It is an adventure, all this time at home.
Hannah shows everyone her swan drawing.
We clap as a pale pink letter S swims past.
Mirabelle has painted a thank you card
for those who drop mail, packages on her
porch – a girl, garbed in rainbows amidst
a shower of hearts. We clap once again.
Cameron plays Fleur de Lis but only
once we promise he will not appear on
camera. Their parents have been directing
each day like Hollywood auteurs waving
megaphones, even as they manage work-
from-home demands. We older adults are
still screen-shy. This viral world of zoom, skype
blackboard still too new to feel familiar.
We are used to raw energy’s comfort,
to depth of field beyond tiny images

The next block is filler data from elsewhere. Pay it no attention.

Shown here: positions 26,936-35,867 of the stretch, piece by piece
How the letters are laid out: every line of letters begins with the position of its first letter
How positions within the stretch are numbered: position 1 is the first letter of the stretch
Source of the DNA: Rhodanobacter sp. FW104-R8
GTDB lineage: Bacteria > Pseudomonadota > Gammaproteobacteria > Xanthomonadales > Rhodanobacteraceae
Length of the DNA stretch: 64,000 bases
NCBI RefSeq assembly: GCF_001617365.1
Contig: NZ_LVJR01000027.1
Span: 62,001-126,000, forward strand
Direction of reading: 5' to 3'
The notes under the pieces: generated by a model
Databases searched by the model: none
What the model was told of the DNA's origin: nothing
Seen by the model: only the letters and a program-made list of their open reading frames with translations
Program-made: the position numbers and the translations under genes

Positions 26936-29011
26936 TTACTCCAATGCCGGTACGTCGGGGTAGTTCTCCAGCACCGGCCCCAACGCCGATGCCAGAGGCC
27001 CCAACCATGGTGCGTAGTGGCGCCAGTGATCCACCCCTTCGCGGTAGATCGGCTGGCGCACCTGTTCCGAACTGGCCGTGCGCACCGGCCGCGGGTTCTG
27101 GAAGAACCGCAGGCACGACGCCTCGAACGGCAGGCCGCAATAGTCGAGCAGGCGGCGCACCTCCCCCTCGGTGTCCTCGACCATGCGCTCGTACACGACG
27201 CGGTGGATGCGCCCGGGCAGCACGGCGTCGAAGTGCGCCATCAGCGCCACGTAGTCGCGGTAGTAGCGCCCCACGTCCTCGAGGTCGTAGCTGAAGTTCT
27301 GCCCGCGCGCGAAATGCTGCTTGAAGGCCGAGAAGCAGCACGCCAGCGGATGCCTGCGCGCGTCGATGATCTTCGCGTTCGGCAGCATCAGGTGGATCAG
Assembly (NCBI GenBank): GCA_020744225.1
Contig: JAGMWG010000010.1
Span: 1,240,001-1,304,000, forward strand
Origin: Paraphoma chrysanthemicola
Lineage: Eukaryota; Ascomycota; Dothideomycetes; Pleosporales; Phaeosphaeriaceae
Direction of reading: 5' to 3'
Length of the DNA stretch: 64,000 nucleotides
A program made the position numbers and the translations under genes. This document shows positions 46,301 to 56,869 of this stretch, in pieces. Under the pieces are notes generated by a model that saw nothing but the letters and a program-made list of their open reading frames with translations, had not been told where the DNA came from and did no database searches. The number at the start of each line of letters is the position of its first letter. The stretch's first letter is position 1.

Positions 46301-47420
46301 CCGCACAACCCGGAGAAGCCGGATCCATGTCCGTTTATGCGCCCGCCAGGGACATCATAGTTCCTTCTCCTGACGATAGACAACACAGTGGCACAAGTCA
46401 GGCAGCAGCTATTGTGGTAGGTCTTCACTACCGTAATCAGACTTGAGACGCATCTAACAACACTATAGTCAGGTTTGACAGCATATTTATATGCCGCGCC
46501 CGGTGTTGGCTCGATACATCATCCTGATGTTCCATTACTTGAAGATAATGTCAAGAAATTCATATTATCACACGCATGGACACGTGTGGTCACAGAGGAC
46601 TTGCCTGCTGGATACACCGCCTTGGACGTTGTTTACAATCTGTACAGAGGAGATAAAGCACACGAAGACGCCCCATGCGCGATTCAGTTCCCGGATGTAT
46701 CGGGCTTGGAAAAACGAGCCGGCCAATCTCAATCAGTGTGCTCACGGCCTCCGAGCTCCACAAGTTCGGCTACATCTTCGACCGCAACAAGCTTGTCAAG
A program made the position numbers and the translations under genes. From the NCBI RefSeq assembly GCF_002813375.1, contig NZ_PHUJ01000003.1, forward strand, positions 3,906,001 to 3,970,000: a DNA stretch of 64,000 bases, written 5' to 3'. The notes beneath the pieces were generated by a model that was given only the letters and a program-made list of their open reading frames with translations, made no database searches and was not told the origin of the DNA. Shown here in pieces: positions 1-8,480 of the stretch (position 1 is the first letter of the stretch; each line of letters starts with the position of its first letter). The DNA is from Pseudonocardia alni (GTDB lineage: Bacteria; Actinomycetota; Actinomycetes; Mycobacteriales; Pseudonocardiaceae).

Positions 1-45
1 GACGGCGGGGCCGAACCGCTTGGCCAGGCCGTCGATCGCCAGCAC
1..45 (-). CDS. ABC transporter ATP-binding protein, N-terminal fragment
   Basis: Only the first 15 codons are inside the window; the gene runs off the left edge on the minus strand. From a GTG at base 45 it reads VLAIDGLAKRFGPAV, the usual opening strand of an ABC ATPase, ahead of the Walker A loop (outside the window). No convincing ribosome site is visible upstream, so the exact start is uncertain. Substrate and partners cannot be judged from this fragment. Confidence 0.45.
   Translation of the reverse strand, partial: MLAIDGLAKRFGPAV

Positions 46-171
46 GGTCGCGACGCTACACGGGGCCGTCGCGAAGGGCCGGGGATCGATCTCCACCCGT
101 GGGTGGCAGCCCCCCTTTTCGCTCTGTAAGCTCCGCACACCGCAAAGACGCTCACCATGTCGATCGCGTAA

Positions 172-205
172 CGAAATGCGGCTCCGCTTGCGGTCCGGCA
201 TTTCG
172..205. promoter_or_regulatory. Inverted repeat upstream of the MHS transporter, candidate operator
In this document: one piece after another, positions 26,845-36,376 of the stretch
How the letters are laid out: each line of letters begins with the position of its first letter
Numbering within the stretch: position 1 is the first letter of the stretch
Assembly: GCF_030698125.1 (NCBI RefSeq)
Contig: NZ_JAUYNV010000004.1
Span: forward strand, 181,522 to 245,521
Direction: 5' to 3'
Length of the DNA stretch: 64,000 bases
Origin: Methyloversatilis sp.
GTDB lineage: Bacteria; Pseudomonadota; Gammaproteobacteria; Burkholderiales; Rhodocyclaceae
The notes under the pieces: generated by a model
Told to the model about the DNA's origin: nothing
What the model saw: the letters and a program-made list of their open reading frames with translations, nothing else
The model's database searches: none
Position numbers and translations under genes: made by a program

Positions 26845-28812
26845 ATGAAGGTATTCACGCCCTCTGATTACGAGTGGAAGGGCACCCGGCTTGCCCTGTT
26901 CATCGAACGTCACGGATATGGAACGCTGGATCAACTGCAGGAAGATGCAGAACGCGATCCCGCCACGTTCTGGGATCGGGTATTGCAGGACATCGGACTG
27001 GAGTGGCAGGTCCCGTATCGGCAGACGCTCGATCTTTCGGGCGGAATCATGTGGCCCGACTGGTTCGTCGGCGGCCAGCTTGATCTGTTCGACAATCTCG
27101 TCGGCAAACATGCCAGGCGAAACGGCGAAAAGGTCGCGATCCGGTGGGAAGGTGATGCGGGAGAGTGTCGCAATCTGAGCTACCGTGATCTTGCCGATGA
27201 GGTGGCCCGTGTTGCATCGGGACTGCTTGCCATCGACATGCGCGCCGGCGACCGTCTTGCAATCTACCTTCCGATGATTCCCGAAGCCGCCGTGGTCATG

perched like bird’s nests on our computer
screen’s upper corners. We want to go bigger,
hear background noises, hold hands, kiss cheeks.
Everyone gives an update: an early visit
to a local food market during senior only
shopping hours; a trip around the driveway
with hiking sticks meant for Glacier or Zion;
a poem in progress; a self-portrait glazed
in blue and black. Even the old dog is
hoisted into the conversation, though she
clearly prefers to dream of chasing squirrels.
We are torn about the virtues of virtual dialogue
but, lacking choice, plan for an on-line Seder.
We will all have more than four questions.
Mary K O'Melveny recently retired from a long career as a labor rights lawyer. She lives in Washington, DC and Woodstock, NY. Mary wrote poetry as a young woman but then set aside that part of her brain to work on legal issues affecting workers and enforcement of their rights. She has now returned to poetry, seeking its comforts and challenges as a way of making sense of our increasingly crazy world. Since "emerging" as a poet, Mary has been published in various journals, including FLARE: The Flagler Review, GFT Press, Allegro Poetry Magazine and Into the Void.